Pantry Staples – The Essentials for your Kitchen Cupboard
Keeping a healthy, well-stocked pantry is key to simplifying mealtime. I shop frequently for fresh produce and meat, but I rely on what’s in my pantry to turn fresh ingredients into delicious meals. In fact, there are certain things that I always try to keep in my cupboard because they never fail to help me when I’m in a pinch for time, flavor, or inspiration.
Pantry Essentials include:
Salt, pepper and spices. For every day cooking, I use kosher salt, so-named for its role in making meats kosher. For baking, I use fine sea salt. I always have some flaked sea salt around to sprinkle on top of vegetables, chicken, or salted caramel brownies. You will always find a pepper mill by my stovetop. Fresh ground black pepper makes it into almost every savory dish or salad I make. I try to keep several spices on hand including cinnamon, nutmeg, cumin, cayenne, cardamom, Herbs de Provence, and Italian seasoning. Those are the basics. There are so many more to be had. Buy your spices in small containers so you can get through them within six months to one year, while they are still good.
Oils. I always have extra virgin, cold-pressed olive oil and grape seed oil on hand. Olive oil can have a distinct flavor and smokes over high heat, making it a poor choice for some dressings and high-heat applications like stir-fry. For those occasions, I use grape seed oil. Grape seeds are a natural by-product of the wine-making process and their oil has a light, clean taste and performs well over high heat. I keep coconut oil on hand as a substitute for butter in vegan baking. I also keep small amounts of specialty oils like toasted sesame oil and walnut oil on hand for use in ethnic dishes, dressings and for dipping bread.
Vinegars. Vinegars really vary in flavor, which is why it’s so great to keep them around. White wine vinegar is colorless and very versatile. Red wine vinegar, balsamic vinegar, sherry vinegar and other flavored vinegars are great for dressings and help brighten flavors in almost any dish.
Dried fruit, nuts and seeds. When toasted, nuts and seeds can provide a depth of flavor to all sorts of dishes. They make great toppers for soups and salads. I regularly add nuts and dried fruit such as cranberries, raisins, or apricots to whole grain salads, breakfast cereal, and baked goods. They also make great snacks or nibbles for when you have unexpected guests.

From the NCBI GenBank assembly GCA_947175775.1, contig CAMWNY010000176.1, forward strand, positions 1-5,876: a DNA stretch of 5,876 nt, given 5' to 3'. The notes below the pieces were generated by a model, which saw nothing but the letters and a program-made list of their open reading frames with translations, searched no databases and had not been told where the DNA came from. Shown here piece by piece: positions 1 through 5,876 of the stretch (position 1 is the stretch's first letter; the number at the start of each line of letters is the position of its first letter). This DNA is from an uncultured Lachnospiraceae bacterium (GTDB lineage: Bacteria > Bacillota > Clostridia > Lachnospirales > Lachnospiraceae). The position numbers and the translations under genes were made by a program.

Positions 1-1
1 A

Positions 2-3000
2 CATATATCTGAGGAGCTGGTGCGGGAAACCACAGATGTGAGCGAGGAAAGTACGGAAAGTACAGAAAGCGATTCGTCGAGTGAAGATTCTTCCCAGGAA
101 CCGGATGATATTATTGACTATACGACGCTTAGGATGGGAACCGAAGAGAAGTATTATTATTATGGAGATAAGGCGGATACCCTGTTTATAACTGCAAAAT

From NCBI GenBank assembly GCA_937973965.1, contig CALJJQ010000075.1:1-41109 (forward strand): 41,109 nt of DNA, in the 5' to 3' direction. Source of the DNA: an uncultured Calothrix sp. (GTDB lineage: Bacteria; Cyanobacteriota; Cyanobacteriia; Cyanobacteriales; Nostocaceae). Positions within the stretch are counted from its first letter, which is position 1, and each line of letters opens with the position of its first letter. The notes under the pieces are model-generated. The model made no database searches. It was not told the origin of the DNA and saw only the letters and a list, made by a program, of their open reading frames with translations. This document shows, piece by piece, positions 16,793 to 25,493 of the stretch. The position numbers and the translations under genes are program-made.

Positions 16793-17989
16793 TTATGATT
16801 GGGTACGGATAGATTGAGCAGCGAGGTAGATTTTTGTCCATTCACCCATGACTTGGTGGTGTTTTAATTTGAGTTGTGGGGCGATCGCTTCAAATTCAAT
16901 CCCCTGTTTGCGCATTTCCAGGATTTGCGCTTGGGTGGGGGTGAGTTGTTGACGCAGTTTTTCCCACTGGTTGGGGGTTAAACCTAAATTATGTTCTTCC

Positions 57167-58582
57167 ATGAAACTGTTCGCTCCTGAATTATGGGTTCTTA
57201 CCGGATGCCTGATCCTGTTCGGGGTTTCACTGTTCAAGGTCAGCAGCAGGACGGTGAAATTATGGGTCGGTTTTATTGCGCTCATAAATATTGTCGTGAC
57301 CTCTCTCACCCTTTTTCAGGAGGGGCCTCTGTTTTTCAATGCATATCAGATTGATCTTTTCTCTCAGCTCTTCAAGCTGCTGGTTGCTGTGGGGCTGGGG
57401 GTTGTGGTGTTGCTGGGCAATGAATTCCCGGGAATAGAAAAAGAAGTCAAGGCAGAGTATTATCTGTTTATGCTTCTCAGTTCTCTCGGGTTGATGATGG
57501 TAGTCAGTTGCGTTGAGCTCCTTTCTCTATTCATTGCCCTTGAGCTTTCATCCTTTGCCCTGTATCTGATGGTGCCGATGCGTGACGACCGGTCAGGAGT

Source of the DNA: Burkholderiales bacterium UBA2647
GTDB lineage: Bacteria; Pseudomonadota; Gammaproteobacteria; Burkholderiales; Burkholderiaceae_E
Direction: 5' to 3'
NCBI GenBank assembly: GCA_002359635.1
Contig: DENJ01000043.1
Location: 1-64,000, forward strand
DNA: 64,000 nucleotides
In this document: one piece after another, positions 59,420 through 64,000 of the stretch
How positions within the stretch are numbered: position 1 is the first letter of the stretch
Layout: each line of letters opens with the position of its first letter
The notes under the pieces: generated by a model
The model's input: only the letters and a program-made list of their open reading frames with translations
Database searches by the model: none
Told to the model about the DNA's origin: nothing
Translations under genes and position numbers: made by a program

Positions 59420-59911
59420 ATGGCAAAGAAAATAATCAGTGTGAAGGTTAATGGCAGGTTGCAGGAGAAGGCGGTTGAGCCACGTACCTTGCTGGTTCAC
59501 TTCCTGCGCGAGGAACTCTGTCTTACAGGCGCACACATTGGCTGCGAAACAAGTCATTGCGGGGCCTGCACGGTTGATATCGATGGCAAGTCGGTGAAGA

Honey. Honey is a wonderful way to sweeten salad dressings, sauces, oatmeal, muffins, granola, hot tea – you name it.
Mustard. Whole grain and Dijon mustards are my favorite. Commonly used as a condiment for sandwiches, sausages, and hamburgers, I also use mustard regularly to boost flavor in salad dressings, sauces and glazes.
Beans. I keep both dried beans and canned beans in my pantry. Unseasoned canned beans are great for simple stews, soups, dips and salads. My favorite varieties include black beans, chickpeas and cannellini beans. If a reduced sodium option is available, I take it. Dried beans are cheaper and take a little more effort. They are great for stews, slow cookers, and cooking in large quantities.
Whole grains. Buying a selection of whole grains, even when I don’t have an immediate plan for them, always works in my favor. I regularly have some variety of the following in my cupboard – bulgur, cornmeal, rolled oats, quinoa, faro, wild rice, brown rice, whole-wheat pasta, or whole-wheat couscous. I use quinoa and oats to make a hot breakfast cereal. The cornmeal typically goes into polenta or cornbread. Bulgur, faro, pasta, couscous and various rices make great additions to stew and soup, or get dressed up as main dishes all by themselves.
Dairy. I always have milk and plain yogurt on hand. The plain yogurt is used for breakfast with berries or as a common substitute for sour cream and mayonnaise in a variety of dips and spreads.
Broth. When I’ve got the ingredients and the time, I make broths myself and freeze them for future use. I also regularly buy natural chicken and vegetable bases or bouillon cubes. I rarely cook rice and other grains in water – I almost always use broth for flavor. I also use broth regularly for making soup and pan sauces.
Baking basics. I love to bake, so I always have whole wheat pastry flour, baking soda and powder, sugars, natural extracts, unsweetened applesauce, eggs and butter on hand.
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